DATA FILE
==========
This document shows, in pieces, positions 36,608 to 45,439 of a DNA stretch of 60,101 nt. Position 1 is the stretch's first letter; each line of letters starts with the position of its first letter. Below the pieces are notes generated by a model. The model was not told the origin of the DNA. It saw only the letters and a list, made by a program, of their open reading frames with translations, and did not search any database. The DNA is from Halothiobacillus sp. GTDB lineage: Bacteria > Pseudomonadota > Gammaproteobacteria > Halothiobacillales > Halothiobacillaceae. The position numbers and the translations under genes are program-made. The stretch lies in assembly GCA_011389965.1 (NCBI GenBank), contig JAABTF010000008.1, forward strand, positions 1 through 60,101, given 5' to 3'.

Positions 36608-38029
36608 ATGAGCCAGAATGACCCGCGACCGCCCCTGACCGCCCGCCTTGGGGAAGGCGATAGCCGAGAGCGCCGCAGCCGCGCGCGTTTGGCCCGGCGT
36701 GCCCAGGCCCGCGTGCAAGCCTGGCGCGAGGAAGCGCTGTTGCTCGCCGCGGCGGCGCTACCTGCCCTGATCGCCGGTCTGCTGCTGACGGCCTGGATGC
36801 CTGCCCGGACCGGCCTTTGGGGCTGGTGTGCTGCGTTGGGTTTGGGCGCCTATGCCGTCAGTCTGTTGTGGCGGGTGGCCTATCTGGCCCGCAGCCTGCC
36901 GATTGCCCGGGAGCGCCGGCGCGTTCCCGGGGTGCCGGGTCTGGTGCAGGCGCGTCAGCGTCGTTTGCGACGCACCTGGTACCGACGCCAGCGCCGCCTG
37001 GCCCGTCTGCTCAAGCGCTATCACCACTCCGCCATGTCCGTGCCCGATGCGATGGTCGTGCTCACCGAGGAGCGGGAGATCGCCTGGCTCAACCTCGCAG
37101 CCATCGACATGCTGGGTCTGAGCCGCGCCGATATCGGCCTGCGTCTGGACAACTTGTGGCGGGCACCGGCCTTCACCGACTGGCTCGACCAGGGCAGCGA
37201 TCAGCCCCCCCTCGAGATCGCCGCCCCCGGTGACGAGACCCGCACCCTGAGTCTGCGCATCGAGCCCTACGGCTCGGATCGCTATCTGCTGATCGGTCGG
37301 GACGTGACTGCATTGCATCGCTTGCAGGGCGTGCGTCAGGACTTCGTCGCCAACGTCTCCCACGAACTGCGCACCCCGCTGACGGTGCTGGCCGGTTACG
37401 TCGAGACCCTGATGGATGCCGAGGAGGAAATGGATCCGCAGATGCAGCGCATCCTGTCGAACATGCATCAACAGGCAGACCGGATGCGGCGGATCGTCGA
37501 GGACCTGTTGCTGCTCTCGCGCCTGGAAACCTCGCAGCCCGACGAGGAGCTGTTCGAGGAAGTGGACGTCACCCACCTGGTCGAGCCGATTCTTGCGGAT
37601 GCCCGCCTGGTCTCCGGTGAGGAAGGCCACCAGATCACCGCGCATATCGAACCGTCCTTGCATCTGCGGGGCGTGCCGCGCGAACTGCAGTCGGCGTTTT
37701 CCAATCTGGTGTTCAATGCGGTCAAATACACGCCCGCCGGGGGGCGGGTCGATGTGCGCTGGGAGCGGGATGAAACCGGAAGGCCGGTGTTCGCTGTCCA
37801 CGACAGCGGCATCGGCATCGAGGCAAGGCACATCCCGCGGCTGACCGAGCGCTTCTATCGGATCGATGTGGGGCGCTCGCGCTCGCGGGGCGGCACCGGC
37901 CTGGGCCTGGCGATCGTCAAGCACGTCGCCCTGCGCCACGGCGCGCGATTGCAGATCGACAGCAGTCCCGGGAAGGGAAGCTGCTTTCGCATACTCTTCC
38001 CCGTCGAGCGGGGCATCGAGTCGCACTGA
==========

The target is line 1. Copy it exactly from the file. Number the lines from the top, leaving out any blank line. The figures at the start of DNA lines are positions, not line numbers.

This document shows, in pieces, positions 36,608 to 45,439 of a DNA stretch of 60,101 nt. Position 1 is the stretch's first letter; each line of letters starts with the position of its first letter. Below the pieces are notes generated by a model. The model was not told the origin of the DNA. It saw only the letters and a list, made by a program, of their open reading frames with translations, and did not search any database. The DNA is from Halothiobacillus sp. GTDB lineage: Bacteria > Pseudomonadota > Gammaproteobacteria > Halothiobacillales > Halothiobacillaceae. The position numbers and the translations under genes are program-made. The stretch lies in assembly GCA_011389965.1 (NCBI GenBank), contig JAABTF010000008.1, forward strand, positions 1 through 60,101, given 5' to 3'.